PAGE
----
Former governing partners Donald Trump and Mike Pence have spoken twice since the inauguration last month, CNN reported late Monday.
A source familiar with the former president and vice president’s relationship described ties between the two men to CNN as “amicable.”
While it was unclear what was discussed on the pair of calls, the source told CNN that each of the men initiated one of the two calls.
An earlier CNN report indicated that, per advisers, Trump had not expressed regret for imperiling the former vice president as a mob stormed the Capitol last month. House impeachment managers had alleged that members of the pro-Trump mob on Jan. 6 had chanted the refrain “Hang Mike Pence,” as Trump tweeted an attack of the second-in-command.
The beginning of the former leaders’ potential reconciliation, follows a report that former President Donald Trump is gearing up to meet with potential primary candidates to challenge Republicans who have crossed him as early as March and that he will deliver a speech at the Conservative Political Action Conference.
The source said that people were hesitant to risk Trump’s “wrath,” adding that it was unclear how Trump’s speech which is expected to address both the Republican Party and the future of the conservative movement is “going to play out,” after it lands on Sunday.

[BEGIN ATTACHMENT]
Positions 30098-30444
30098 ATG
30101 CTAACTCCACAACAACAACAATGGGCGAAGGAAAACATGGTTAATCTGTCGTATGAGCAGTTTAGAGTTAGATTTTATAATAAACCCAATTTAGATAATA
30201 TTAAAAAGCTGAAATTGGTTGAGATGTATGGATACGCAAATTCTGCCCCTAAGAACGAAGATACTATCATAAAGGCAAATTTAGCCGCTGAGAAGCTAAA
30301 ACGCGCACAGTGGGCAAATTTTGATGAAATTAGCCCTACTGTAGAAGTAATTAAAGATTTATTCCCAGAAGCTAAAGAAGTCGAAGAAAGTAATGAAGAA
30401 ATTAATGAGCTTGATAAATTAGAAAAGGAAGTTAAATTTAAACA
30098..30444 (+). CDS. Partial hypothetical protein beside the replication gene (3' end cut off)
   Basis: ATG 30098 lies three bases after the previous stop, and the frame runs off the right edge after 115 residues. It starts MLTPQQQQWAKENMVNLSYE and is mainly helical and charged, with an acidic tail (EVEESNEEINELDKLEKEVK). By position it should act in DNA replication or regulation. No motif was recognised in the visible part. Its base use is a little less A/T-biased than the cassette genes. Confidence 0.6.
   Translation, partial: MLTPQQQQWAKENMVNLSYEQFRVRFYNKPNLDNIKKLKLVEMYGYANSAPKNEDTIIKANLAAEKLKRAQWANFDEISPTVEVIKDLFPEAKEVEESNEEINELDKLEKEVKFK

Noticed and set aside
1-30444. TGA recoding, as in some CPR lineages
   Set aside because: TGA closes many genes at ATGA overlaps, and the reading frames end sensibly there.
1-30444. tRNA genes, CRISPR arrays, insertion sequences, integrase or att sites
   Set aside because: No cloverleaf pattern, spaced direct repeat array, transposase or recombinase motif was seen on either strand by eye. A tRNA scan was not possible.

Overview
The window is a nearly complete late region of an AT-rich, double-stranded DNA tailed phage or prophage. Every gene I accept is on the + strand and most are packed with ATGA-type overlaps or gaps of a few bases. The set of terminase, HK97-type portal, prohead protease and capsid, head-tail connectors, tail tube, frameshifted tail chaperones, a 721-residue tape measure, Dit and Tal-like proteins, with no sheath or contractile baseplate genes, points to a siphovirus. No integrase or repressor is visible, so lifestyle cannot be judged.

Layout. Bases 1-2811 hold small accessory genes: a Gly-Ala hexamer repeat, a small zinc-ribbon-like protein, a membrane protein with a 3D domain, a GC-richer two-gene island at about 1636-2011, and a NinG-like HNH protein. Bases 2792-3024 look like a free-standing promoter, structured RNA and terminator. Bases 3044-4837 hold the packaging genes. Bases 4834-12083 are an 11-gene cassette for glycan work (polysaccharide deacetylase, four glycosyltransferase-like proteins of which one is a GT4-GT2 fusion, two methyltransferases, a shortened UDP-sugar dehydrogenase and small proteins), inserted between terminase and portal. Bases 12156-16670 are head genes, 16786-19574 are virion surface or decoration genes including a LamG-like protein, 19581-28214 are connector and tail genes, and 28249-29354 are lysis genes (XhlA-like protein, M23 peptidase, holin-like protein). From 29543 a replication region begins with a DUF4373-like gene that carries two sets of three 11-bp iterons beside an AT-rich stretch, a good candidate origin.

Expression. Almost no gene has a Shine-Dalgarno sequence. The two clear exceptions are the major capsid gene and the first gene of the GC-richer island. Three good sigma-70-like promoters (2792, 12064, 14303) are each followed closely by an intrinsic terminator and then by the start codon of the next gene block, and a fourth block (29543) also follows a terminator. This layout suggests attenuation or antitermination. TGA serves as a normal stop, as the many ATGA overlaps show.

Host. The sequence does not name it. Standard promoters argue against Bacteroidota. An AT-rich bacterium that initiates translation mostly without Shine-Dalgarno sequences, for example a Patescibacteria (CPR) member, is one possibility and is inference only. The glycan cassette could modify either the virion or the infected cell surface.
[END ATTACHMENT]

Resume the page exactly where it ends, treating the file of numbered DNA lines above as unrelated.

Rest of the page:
The source pointed at a lot of “circling in and out” by the former president’s political team as a potential problem but noted that Jason Miller, Bill Stepien, Justin Clark and Brad Parscale would likely press a narrative going into CPAC that Trump remains “the kingmaker.”
According to CNN, Pence declined an invitation to speak at the conference. The same source said that the reason Pence turned down an invitation to the conference was due to tradition.
“It’s tradition the outgoing pres and VP stay quiet, and the incoming president deserves that courtesy,” the source told CNN.
The CNN source suggested that Pence will likely become active in the gubernatorial cycle by summer, and has close ties with Arizona Gov. Doug Ducey who heads up the Republican Governors Association.